Infliction of Physical Violence Within Marriage by Young Married Men in India: Understanding Its Linkages With Childhood Socialization and Gender Attitude

Atreyee Sinha, International Institute for Population Sciences (IIPS)
Biswabandita Chowdhury, International Institute for Population Sciences (IIPS)
Patrick Heuveline , University of California, Los Angeles

This study bridges an important research gap by examining associations and the possible causality between the socialization of young married men, their gender attitude and use of physical violence. Youth in India: Situation and Need Survey (2006-07) data was used. Study sample was 5,573 young married men (15-29 years). Structural equation modelling is used to test the possible causality. Nearly 17% men have beaten their wives in last 12 months. A considerable proportion of young men acknowledged gender discriminatory practices and reported exposure to parental violence during childhood. Structural Equation Modelling indicates that the socialization of young men in a violent environment, gender discrimination and non-egalitarian gender attitudes have significant effects on infliction of physical violence and suggests causality in these associations. The study highlights the urgent need to understand determinants of gender attitudes among young men to reduce violence within marriages, and reduce intergenerational transmission of patriarchal social norms.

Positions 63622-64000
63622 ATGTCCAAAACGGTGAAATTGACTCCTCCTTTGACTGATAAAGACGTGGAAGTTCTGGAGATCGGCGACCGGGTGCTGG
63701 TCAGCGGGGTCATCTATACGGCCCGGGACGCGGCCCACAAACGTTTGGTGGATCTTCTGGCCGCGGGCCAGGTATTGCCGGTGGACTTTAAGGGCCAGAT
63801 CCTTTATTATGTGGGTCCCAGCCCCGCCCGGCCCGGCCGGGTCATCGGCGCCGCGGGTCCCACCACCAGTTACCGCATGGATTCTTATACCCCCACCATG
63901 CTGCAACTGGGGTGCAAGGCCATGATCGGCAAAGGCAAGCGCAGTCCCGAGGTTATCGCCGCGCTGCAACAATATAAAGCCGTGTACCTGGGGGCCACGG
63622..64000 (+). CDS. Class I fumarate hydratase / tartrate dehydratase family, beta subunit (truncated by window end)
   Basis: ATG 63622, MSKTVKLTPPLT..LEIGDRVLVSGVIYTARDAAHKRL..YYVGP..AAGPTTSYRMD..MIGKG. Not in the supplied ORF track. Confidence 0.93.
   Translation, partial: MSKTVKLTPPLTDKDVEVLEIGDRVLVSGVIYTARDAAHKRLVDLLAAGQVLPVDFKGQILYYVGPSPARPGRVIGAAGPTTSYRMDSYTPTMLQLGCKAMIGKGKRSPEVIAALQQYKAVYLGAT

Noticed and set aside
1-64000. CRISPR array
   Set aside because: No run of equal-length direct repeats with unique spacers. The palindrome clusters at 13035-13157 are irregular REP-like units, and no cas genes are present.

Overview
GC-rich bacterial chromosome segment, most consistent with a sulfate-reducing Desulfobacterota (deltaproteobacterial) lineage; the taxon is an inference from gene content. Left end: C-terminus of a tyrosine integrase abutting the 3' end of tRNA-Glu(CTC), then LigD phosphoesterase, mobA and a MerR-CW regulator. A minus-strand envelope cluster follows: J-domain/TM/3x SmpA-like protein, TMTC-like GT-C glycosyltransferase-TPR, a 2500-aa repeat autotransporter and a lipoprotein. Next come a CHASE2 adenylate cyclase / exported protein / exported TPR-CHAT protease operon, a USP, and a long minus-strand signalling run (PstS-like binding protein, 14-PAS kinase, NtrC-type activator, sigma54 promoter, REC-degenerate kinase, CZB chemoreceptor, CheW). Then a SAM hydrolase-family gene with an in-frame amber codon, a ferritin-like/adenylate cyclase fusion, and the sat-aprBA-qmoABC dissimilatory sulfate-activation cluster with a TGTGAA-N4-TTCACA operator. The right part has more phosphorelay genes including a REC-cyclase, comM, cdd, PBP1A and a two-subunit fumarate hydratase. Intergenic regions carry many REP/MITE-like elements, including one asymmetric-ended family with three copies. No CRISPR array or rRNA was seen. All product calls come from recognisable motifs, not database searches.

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 Presented in Session 4. Marriage, Family, Households, & Unions